Welcome to the Women in Fantasy Illustration interview series. I am interviewing prominent women who work in the Fantasy Illustration Industry. You will find the links to more interviews at the bottom of the page.
This week’s interview is with an up and coming illustrator who is absolutely acing the art of ink drawings; Tawny Fritz!
1. Please give a brief introduction of yourself, your career and your work.
Hey y’all, I’m Tawny. I’m originally from south of New Orleans but slowly made my way to Colorado with detours to Hawaii, Maryland, and Texas thanks to the 8 years of active Army service I endured. Post-military life was full of defense contracting and corporate hullabaloo until I was finally, blissfully laid off from my ‘day job’.
My client work tends to be completed digitally, while personal and private commission work has veered off the highway into the swamps and bayous of pen and ink. I’ve had the pleasure of working on IPs such as Lord of the Rings, Pathfinder, Game of Thrones, and Star Wars, and am currently undergoing the grueling self-induced-torture of a massive personal project to be announced and/or released in 2017. It’ll either be awesome or have me literally burned at the stake like Joan of Arc. We’ll see!
2. When did realize you wanted to make a career out of illustrating?
I remember distinctly a moment during some mid shift while working as a defense contractor, browsing DeviantArt, when I had the realization that people actually made art for a living. Like, I knew that but didn’t? I think it was on someone’s commission information journal post where I was like “Wait… what am I even doing with my life?!” It was shortly after that when I discovered other illustrators who were working professionally and it all snowballed from there. I started following people on cghub, conceptart, deviantart, and eventually found my way to this community via Crimson Daggers and One Fantastic Week. I attended Spectrum Fantastic Art Live and the rest is history!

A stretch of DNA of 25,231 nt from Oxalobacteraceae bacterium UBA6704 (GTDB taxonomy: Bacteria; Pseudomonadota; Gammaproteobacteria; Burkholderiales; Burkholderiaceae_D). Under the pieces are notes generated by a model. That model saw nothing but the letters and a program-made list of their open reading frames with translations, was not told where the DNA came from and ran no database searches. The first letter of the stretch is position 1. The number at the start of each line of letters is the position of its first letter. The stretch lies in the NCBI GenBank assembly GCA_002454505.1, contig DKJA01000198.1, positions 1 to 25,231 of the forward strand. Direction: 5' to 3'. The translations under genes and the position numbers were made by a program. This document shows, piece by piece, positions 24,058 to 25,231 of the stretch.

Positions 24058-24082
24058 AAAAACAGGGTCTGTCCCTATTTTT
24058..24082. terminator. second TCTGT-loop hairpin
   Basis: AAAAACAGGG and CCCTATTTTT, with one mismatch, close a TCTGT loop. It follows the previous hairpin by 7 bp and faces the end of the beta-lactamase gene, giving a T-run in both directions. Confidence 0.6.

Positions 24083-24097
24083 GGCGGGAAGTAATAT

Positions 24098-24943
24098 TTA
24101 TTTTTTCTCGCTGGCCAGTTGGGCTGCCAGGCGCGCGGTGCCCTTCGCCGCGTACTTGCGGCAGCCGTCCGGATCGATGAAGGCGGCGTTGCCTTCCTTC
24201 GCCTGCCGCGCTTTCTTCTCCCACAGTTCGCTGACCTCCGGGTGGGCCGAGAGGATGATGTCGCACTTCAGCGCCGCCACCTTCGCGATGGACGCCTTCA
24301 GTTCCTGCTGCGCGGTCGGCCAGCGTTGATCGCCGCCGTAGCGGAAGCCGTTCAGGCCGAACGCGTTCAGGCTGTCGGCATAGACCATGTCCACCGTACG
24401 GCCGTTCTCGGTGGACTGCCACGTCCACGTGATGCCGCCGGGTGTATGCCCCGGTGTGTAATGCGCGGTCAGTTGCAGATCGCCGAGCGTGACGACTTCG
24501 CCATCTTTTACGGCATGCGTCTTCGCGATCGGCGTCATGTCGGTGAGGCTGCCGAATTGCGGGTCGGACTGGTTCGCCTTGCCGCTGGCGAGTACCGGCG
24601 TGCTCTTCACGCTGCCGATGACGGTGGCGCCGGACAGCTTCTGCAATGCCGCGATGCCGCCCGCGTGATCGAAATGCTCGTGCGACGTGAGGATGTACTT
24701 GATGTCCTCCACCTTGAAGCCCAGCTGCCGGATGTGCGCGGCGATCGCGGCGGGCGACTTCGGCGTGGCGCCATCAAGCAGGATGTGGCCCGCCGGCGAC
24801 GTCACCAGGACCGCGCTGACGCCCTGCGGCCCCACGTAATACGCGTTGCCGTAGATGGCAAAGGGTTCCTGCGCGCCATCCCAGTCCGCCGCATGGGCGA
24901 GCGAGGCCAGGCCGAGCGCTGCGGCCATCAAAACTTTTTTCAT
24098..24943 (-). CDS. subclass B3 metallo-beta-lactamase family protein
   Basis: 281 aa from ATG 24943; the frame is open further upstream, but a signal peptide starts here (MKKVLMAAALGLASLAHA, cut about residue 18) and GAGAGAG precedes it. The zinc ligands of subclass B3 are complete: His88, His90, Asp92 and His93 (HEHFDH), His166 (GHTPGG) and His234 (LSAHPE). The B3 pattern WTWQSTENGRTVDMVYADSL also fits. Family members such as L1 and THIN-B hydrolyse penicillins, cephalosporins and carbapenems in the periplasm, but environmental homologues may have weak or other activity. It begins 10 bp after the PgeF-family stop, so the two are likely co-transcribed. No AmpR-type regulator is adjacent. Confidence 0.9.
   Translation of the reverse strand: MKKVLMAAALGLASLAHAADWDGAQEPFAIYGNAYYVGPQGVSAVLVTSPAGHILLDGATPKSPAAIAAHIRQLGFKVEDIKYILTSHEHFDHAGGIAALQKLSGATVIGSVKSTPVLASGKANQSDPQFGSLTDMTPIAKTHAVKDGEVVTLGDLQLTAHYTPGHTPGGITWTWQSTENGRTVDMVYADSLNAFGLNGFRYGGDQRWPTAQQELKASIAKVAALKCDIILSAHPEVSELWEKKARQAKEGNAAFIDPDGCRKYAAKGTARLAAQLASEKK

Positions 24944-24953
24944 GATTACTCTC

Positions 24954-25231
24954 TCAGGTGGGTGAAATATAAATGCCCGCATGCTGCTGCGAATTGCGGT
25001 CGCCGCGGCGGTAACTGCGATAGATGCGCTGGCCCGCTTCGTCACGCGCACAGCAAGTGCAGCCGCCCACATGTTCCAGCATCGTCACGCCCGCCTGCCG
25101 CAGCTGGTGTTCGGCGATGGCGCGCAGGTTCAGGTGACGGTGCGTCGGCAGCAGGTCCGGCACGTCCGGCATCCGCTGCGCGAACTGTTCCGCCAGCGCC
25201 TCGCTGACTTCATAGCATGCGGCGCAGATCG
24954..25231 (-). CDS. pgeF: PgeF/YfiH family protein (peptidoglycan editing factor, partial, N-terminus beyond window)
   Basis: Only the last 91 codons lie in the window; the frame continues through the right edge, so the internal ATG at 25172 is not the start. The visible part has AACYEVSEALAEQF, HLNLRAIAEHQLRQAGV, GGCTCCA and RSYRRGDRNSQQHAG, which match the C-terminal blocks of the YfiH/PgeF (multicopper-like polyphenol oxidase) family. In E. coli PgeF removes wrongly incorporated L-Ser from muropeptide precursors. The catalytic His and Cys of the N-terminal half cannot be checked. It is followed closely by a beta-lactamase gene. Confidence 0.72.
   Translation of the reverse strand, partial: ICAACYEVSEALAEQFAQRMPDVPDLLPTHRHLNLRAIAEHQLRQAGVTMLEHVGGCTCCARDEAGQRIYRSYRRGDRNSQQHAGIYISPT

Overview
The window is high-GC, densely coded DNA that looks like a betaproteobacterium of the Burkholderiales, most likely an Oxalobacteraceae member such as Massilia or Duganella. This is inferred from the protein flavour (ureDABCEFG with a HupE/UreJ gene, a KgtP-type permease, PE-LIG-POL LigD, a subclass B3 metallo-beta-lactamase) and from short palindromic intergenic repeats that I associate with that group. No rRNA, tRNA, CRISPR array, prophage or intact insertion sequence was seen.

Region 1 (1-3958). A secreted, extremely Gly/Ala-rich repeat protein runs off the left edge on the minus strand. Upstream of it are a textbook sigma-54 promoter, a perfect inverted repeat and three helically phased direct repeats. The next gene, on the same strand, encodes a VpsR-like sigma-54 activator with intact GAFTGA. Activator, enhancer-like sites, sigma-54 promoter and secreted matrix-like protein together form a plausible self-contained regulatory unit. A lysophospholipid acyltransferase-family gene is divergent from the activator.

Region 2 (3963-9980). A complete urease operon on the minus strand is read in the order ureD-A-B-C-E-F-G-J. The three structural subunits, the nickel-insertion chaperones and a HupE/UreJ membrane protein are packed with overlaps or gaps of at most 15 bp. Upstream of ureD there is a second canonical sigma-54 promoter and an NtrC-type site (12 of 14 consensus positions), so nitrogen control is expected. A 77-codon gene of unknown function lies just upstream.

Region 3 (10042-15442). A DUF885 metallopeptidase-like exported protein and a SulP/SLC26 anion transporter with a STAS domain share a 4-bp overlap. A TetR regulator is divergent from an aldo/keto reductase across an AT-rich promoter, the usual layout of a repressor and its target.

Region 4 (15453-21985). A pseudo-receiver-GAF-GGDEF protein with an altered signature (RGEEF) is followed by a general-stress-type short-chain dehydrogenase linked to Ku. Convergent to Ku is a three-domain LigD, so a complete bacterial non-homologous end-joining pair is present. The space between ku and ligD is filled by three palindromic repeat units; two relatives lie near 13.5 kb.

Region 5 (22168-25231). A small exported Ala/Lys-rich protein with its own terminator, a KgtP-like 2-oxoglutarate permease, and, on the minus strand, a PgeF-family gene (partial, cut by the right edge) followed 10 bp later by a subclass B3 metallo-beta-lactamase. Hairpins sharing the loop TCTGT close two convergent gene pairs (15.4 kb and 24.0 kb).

“I remember distinctly a moment during some mid shift while working as a defense contractor, browsing DeviantArt, when I had the realization that people actually made art for a living.”
3. What difficulties have you faced in transitioning into becoming a professional illustrator?
The biggest difficulty is figuring out what I want to do, and then figuring out where that applies in the bigger consumer market. The most challenging part is putting myself out there and knowing how to ask for work, market myself, and find clients who are good to work with. It can be very discouraging because it’s all on me, if I fail, I only have myself to blame, and that can be daunting. But it’s also encouraging because it pushes me to hustle harder.
4. What do you like the most about illustrating?
Creating things that didn’t exist before I put pen to paper (or stylus to tablet, etc)! It’s exciting to be given a prompt or to think up an idea and then make that thing real for other people to see. Also, wearing pajamas to work and binge-watching Supernatural every day.
5. What do you like the least about it?
I can’t be lazy! Ha!
The idea that art isn’t a “real job” can be frustrating. The perception of art as only a hobby devalues the work we do, and a lot of artists fall into the trap of believing their work isn’t worth much.
6. You recently discovered you are much more passionate about drawing more so than painting, can you tell us a little about this realization and what impact it has had?
The moment it became real to me was at the IMC (Illustration Master Class) when I realized the face of Medusa I was painting in oils was askew and needed to be re-painted. I realized as I was “sketching” the structure of her face with paint that it was the drawing aspect of art that I enjoy. Once I get past the initial sketch and structure building, I sort of lose steam. The impact it has had is that I spend WAY more time sketching in my sketchbook lately, which has led to a lot more fresh ideas. I’ve also dedicated more time to working in pen and ink, and people seem to truly respond to that work. I’m sure someday I’ll find my way back to painting when I figure out a method that works best for me.
“Once I get past the initial sketch and structure building, I sort of lose steam. The impact it has had is that I spend WAY more time sketching in my sketchbook lately, which has led to a lot more fresh ideas. “